Maximum Return for Minimum Effort

Does it ever really work that way? Maybe on occasion, but never as a rule.

Recently I saw this post on Facebook …

“I want a really good guitar but I don’t want to pay very much for it.”

It made me think about the career management / job search process as most candidates view it. Even though your career is “the” thing that funds everything else in your life … provides housing, clothing, and food for your family; a vehicle to get to and from your employment and the ability to pay for the gas it guzzles; the means by which to get away from work, a/k/a vacation; the over-priced coffee on the way to the office … the reality is that a career is given little thought until it is threatened.

Career management should be in place in order to minimize and perhaps even permanently eliminate job search. In this economy is that a certainty? It sure is not. But it is certainly a great strategy to minimize the risk, and the associated financial impact, of finding oneself amongst the unemployed-and-desperately-seeking crowd. You not only lose income, you lose power and positioning.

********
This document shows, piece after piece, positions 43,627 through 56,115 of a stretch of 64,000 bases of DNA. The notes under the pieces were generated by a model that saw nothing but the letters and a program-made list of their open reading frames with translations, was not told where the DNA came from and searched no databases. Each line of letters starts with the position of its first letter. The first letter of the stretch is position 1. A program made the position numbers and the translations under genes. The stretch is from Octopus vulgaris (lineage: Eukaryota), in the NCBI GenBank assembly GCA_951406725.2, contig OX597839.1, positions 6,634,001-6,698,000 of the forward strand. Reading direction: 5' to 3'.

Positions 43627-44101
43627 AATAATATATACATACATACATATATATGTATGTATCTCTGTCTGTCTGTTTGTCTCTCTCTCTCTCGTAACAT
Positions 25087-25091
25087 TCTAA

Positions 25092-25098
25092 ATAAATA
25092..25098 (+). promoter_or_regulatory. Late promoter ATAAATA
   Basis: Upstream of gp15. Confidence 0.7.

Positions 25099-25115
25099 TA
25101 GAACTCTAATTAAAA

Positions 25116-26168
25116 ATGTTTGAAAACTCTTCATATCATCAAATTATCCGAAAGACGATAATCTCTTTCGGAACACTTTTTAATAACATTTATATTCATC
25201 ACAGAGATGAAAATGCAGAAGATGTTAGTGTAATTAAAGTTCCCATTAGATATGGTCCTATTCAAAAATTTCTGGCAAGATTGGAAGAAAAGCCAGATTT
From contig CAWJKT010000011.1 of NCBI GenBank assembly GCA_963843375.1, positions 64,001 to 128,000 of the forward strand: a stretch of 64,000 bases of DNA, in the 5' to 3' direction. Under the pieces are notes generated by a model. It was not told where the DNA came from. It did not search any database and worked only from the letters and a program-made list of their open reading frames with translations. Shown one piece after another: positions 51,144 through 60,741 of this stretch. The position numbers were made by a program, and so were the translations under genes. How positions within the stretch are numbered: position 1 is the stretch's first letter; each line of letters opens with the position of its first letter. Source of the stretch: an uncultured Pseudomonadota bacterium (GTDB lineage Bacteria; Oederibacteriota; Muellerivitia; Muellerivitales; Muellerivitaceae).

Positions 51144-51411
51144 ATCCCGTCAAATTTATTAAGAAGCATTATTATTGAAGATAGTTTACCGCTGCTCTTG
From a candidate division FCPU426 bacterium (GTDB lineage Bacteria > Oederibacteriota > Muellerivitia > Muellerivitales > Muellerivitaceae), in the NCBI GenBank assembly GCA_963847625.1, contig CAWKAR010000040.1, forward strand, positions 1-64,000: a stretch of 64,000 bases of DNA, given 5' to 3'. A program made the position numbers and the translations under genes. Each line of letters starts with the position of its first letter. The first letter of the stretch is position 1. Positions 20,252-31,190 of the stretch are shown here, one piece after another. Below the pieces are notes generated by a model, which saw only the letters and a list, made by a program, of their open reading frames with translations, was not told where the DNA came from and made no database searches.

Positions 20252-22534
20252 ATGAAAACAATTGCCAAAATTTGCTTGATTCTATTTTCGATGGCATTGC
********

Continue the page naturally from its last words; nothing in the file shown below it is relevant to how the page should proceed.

At the Chief Financial Officer level, 9-to-12 months is still a realistic expectation for making a move. And that, is much more realistic as a passive candidate.

Expecting maximum results for minimum effort can turn out to be very costly.

The CFO-Coach

The CFO-Coach

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